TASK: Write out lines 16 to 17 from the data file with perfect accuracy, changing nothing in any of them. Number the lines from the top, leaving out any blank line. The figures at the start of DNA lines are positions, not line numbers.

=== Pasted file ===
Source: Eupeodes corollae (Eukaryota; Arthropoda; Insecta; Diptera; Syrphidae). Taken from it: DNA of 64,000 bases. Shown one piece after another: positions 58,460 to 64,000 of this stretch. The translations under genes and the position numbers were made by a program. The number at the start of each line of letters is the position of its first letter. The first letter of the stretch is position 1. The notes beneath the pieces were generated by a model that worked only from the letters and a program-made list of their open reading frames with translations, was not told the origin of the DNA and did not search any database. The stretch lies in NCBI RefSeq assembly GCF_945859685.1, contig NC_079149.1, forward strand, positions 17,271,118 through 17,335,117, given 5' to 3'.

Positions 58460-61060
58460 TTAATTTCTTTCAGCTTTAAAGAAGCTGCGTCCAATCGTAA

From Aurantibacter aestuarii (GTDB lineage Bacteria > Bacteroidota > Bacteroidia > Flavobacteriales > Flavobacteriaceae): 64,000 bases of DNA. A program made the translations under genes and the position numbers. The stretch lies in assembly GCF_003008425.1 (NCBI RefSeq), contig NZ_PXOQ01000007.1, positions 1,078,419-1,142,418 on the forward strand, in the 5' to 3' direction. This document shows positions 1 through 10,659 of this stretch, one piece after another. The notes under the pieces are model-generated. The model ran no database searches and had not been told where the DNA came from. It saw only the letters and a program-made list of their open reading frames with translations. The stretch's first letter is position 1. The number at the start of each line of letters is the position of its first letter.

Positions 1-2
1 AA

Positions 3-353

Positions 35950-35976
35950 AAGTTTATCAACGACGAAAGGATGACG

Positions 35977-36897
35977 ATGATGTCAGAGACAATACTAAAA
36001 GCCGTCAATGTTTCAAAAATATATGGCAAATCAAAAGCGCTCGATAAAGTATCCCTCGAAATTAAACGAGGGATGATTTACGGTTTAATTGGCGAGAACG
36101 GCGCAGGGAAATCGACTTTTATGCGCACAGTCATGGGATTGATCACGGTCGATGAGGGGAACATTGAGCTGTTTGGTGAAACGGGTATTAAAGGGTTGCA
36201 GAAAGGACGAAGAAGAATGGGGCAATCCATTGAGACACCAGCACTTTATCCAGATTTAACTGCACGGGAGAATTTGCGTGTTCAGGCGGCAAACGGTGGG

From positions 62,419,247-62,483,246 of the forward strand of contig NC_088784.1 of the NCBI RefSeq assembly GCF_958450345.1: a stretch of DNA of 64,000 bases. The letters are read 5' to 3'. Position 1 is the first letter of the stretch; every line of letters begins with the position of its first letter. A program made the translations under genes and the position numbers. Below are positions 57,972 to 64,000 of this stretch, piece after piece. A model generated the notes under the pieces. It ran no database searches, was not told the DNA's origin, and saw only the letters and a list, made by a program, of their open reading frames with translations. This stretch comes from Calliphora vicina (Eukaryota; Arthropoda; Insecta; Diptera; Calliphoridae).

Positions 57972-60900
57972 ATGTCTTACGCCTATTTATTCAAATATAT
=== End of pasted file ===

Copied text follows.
Positions 57972-60900
57972 ATGTCTTACGCCTATTTATTCAAATATAT